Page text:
Future solution

When it comes to cladding operations, consistency, quality and speed of delivery for suppliers to the energy and oil and…


When it comes to cladding operations, consistency, quality and speed of delivery for suppliers to the energy and oil and gas industries is key. Since pre-Covid days, it’s becoming apparent a declining number of new project awards will be the norm until the next oil and gas super cycle. With this, an even more competitive landscape is expected to open up new doors to technology. This is where robotic cladding could pave the way to even more success and profitability for industry suppliers.

The TOPTIG design feeds the filler metal directly through the nozzle into the arc at an optimal angle to the tungsten electrode. The precise wire angle and flexible robotic arm provide the capability to deliver the TIG wire into the arc at higher temperatures.

Regularly lauded as high-quality processes, both TIG welding and TIG cladding are readily adaptable to materials of all types and service conditions within the diverse energy and oil and gas industries. Today’s conventional cladding process requires constant operator attention and interaction. While this has been perfected over many decades in the industry, little has changed in terms of a new breakthrough solution. The use of conventional TIG cladding operations remains highly labor intensive and time consuming.

Conventional mechanized TIG operations have improved over the past decade, primarily focused on single-wire, and sometimes multiple-wire, operations. Manufacturers squeeze the inherent process limitations to achieve results similar to their industry peers, which ultimately has an impact on bid competiveness, productivity and profits. 

That’s where automation and new ideas for innovation and solutions come into play. Robotic TIG welding systems, such as Lincoln Electric’s TOPTIG, already have proven themselves. TOPTIG, for example, combines quality with speed, increasing operational efficiency up to 300 percent for some users in welding applications. They achieve this by increasing the arc-on time, travel speeds and deposition rates, while achieving higher quality and improved bead appearance.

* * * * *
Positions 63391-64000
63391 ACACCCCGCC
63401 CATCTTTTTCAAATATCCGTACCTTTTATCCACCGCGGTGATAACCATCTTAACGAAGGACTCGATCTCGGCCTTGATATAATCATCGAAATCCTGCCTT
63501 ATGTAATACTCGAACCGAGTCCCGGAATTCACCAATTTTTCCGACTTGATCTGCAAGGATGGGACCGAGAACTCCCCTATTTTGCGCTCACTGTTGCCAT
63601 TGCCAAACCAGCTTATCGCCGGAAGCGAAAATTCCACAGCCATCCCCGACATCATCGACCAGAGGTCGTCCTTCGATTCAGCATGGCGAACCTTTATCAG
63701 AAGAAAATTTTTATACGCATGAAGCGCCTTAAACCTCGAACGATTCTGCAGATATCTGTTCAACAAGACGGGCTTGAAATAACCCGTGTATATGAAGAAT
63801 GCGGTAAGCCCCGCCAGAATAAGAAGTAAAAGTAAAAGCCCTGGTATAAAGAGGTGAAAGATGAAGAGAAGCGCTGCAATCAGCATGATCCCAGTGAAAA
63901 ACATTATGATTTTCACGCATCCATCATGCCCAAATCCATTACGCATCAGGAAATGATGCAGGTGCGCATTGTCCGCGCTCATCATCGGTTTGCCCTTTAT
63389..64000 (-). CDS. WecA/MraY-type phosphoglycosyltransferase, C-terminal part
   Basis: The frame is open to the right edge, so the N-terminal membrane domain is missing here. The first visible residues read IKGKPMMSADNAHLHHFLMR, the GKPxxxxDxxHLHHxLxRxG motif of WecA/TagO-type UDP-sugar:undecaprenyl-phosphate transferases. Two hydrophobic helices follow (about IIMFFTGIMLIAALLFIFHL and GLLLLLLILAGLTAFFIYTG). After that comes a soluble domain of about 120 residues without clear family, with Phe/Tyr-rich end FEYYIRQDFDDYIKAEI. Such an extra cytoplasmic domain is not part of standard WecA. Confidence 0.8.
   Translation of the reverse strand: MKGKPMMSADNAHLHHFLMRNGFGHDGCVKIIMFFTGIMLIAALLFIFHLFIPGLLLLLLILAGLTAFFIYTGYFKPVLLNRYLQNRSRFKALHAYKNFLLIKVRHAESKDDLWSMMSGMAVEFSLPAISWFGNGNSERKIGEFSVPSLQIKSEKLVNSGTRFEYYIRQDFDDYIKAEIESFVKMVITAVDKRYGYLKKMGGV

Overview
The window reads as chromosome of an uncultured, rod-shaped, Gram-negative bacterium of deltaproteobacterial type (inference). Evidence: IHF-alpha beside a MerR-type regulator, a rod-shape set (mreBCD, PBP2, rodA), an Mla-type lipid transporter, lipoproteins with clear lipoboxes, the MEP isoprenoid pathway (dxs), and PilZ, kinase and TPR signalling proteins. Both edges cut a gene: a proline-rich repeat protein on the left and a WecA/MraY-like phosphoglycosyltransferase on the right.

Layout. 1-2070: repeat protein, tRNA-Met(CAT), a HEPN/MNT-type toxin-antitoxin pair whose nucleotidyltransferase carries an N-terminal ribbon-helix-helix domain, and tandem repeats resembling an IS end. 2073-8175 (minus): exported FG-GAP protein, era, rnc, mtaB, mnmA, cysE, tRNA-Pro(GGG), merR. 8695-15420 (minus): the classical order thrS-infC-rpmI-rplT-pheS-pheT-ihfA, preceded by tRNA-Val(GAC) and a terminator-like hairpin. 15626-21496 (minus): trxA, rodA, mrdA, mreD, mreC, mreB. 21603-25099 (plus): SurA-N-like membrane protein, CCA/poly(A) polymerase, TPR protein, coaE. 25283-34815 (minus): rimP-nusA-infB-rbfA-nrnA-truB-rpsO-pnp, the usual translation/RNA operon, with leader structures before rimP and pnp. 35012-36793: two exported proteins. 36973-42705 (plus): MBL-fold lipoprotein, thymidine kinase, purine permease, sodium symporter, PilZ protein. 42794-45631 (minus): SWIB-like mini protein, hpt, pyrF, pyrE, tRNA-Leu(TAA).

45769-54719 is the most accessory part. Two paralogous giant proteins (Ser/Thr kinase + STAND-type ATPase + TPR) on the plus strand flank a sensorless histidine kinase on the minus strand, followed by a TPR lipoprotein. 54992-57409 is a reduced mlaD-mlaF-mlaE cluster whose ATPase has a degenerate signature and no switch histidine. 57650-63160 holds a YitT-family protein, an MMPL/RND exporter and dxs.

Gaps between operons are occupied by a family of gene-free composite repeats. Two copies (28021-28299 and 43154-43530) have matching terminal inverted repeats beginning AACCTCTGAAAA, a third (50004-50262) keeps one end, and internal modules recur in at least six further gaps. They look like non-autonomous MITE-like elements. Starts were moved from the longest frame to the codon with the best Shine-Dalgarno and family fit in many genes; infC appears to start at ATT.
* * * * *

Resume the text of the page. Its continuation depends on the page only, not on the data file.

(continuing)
The same values of TOPTIG welding are being investigated and developed for cladding in a number of industries that rely on clad materials in their final product. With this, ongoing development will help operators eliminate common TIG cladding challenges in a way that simply wasn’t possible before.

Cladding challenges

The components of a TOPTIG robotic TIG welding system.

Cladding by itself often strains budgets and the contractor’s ability to meet short notice demand quickly and consistently. TIG cladding requires precise coordination and placement of the wire at the correct travel speed and amperage. The key limitations are commonly the position, wire feed speed, constraints of chemistry and compliance with third-party or industry standards. Conventional TIG processes and wire delivery have been optimized over the years, but still more room for improvement is possible particularly in the areas of increasing deposited weld metal and reducing operator intervention.